REDD+ is complicated, trying to explain it to people is hard.

Therefore what we wanted to be able to do is develop a guide which could help policymakers and project developers navigate their way through the REDD+ rules and get a feel for whether this could be something that they could get their heads around.

The second area is around project support.

We directly invest in two REDD+ projects.

We work with the Alto Mayo project in Brazil.

We also work with the Valdivia project in Chile.

The final area is market stimulation.

This is working with the IFC, Conservation International and Baker McKenzie to develop the world's first forest bond, which really aims to improve demand for REDD+ by allowing investors to take their interest as either cash or credits.

Martijn Wilder, Baker McKenzie – Why companies need to invest in REDD+

The IFC Forests bond was launched almost a year and a half ago.

Martijn Wilder, Partner, Baker McKenzieI think what has happened in the last 18 months is there have been some really significant changes to do with policy and investor engagement that make investing in REDD+ and also the need to take action on climate, from a corporate point of view, companies must act on rather than something that is optional.

The first change is the implementation of the Paris Agreement.

It sets out a clear trajectory we need to hit in terms of emission reductions.

This is resulting in more and more countries introducing emissions trading schemes, or carbon taxes, or some sort of policy mechanism to put an obligation on industry to reduce emissions.

As we move forward, we will see more countries develop their domestic programmes to cap emissions or endorse mitigation measures which for many countries include REDD+.

The second change, which is very important, is while we see growing legislation placing obligations on companies to address climate, in many jurisdictions what we have also seen is a legal obligation on directors to actually take into account climate change.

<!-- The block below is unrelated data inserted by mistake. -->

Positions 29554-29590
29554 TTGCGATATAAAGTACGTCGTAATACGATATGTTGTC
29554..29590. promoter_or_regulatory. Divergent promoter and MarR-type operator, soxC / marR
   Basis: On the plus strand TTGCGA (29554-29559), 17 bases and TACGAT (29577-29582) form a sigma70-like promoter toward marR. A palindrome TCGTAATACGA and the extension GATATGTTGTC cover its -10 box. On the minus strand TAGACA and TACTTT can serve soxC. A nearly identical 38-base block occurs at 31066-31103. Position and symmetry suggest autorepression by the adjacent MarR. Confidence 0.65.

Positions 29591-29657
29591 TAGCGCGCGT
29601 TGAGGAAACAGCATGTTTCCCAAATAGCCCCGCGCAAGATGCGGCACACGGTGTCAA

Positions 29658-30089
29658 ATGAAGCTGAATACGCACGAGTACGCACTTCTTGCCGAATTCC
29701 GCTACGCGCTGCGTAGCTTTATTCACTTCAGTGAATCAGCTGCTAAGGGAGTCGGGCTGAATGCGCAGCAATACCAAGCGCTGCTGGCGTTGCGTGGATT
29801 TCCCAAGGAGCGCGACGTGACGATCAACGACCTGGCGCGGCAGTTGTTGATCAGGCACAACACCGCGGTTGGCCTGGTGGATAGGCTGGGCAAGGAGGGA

This is resulting in an increased willingness from many companies to think about the impacts of climate change on their business and what they can do to manage climate change and regulation.

They will also start hedging their position because they know that carbon pricing is coming.

How can they position themselves now to reduce their future exposure, for example by taking an option over REDD+ offsets? Thirdly, this obligation is further reinforced by the owners of those companies, the shareholders, who are demanding that companies take action on climate change or to consider climate change, and to disclose their actions, and the large financial houses that invest in those companies also taking action.

This rapid increase in shareholder engagement has also driven the divestment campaign away from fossil fuels, and a lot of that capital has been going into renewables and measures that reduce greenhouse gas emissions – again making REDD+ a focus.

This has all been further reinforced by the FSB's Task Force on Climate-related Financial Disclosures placing an obligation on financiers to disclose, in effect, what their climate exposure is.

They can only do that by getting information from companies they own, therefore putting more pressure on those companies.

Finally, we are also seeing a significant rise in public litigation, particularly in the US, relating to two issues.

One is the failure to disclose.

Where you have a company that failed to disclose that led to a financial loss, there are a number of [live] US actions to sue company directors for loss caused to shareholders.

The second is simply holding companies to account for their actual contribution to climate change.

The City of New York is suing five of the major oil and gas companies.

What the strategy seems to be is similar to that used for tobacco legislation.

The endgame may be to set up a very large fund that will actually finance climate mitigation and adaptation measures using repatriation of money from the major corporates.

The challenge will be if other governments then start doing similar litigation in other countries how do you, if you have contributed to one fund, manage contributions to others? In conclusion, these trends all ultimately go to a company's social licence to operate.

I think there is increasingly an expectation that companies will operate in a good manner.

There is no doubt that, in the last twelve months we have seen a significant shift in the level of engagement of corporates, which were previously not interested in climate change.

All of a sudden they are trying to understand their exposure, what can be done, and the role the land use sector and REDD+ can play.